With the inquiry thus limited we think the amended complaint was properly dismissed. Of the reports mentioned so generally by plaintiff, the only ones that antedated his purchase were the Corporation's Annual Report for 1973, the contents of which we have been able to examine because it is an exhibit to the affidavit in support of defendants' motions to dismiss and/or for summary judgment, see F.R.App.P. 10; 9 Moore, Federal Practice para. 210.04[2], and "interim financial statements, proxy solicitations and prospectuses" for 1973 and the first three quarters of 1974, the misstatements in which are nowhere described.

The amended complaint does not state what items in the 1973 Annual Report were knowingly false. The brief for the Corporation and the individual defendants lists 16 instances in which the complaint refers to events occurring in whole or in part after December, 1974, the date of plaintiff's purchase, almost all of which were revealed in the Corporation's annual reports for later years. Such allegations as arguably relate at least in part to events prior to December, 1974 do not allege fraud with sufficient particularity. Thus it is said that the Bank's foreign operations and loans, which are indeed depicted with enthusiasm in the 1973 Report, were "speculative and risky." Yet there is no specification of what loans, at what times, and in what amounts were "risky." In the absence of such particulars, and given the myriad of foreign loans made by the Bank during the early 1970's, the simple use of the epithet "risky" is no better than a "mere conclusory allegation to the effect that defendant's conduct was fraudulent," which we have held to be insufficient. Segal v. Gordon, 467 F.2d 602, 607 (2 Cir. 1972), quoting Shemtob v. Shearson, Hammill & Co., 448 F.2d 442, 444 (2 Cir. 1971). Under the circumstances, such a pleading does not "give the defendant fair notice of what the plaintiff's claim is and the grounds upon which it rests," Shemtob, supra, 448 F.2d at 444. Moreover, even if we were to find this allegation sufficiently particular, there is considerable doubt whether it alleges a violation of 10b-5. Not every "risky" investment rises to the level of fraud because the risk is insufficiently disclosed.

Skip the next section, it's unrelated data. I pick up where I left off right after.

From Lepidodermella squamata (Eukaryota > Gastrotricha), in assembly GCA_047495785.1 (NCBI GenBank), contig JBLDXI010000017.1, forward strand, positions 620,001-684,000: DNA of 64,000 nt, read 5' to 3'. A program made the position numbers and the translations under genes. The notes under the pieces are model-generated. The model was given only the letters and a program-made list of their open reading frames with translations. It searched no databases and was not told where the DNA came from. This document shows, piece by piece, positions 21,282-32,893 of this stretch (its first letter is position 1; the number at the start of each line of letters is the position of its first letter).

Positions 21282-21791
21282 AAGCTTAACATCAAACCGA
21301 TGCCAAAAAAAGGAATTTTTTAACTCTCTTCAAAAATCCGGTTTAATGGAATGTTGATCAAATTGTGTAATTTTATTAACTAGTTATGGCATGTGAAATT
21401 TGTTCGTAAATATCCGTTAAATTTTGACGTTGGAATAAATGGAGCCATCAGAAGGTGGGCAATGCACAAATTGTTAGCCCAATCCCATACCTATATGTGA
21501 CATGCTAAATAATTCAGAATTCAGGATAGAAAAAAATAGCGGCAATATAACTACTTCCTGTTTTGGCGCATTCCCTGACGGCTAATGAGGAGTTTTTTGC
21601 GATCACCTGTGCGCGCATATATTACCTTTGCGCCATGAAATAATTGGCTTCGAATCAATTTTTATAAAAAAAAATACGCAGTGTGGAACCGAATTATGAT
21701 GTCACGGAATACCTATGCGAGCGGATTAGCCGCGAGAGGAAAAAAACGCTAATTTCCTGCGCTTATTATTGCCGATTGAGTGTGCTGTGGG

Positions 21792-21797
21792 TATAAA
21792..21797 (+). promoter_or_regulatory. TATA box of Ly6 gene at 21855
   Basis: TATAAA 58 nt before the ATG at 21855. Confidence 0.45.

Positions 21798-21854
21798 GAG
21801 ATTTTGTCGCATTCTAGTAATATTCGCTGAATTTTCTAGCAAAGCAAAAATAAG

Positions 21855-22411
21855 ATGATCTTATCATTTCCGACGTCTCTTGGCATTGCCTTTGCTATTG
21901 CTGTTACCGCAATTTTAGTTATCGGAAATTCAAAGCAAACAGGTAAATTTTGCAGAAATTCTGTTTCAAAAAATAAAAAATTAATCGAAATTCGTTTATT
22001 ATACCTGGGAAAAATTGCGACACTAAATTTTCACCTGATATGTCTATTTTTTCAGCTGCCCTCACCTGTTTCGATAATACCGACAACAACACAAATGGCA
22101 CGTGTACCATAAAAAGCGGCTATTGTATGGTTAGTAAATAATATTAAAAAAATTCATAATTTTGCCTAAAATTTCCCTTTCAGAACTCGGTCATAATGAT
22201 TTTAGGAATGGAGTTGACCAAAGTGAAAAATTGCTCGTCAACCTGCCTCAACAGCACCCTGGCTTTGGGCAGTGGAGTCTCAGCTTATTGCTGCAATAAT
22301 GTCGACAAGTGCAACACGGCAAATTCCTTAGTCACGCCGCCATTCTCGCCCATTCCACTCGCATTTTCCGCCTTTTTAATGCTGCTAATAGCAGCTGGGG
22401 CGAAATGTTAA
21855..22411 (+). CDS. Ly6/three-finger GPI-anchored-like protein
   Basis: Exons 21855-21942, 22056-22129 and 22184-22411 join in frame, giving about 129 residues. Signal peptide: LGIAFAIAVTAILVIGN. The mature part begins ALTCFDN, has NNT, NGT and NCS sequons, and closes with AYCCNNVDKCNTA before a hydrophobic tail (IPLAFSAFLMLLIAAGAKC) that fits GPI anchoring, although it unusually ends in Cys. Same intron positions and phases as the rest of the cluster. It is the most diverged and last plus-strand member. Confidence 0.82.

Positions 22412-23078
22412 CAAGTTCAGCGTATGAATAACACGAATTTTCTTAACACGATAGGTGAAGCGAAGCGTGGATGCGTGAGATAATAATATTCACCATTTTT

The amended complaint is replete with other allegations suffering the same deficiencies. For example, plaintiff alleges that of the loans made to REITs other than CMART, more than half were "speculative and risky" construction and development loans. Plaintiff also alleges that the Bank invested in securities of states and cities, and that the continuation of such investments had become "risky and speculative." Again, no specification of transactions is provided, and there is not even an indication of the date at which defendants knew the investments had become so ...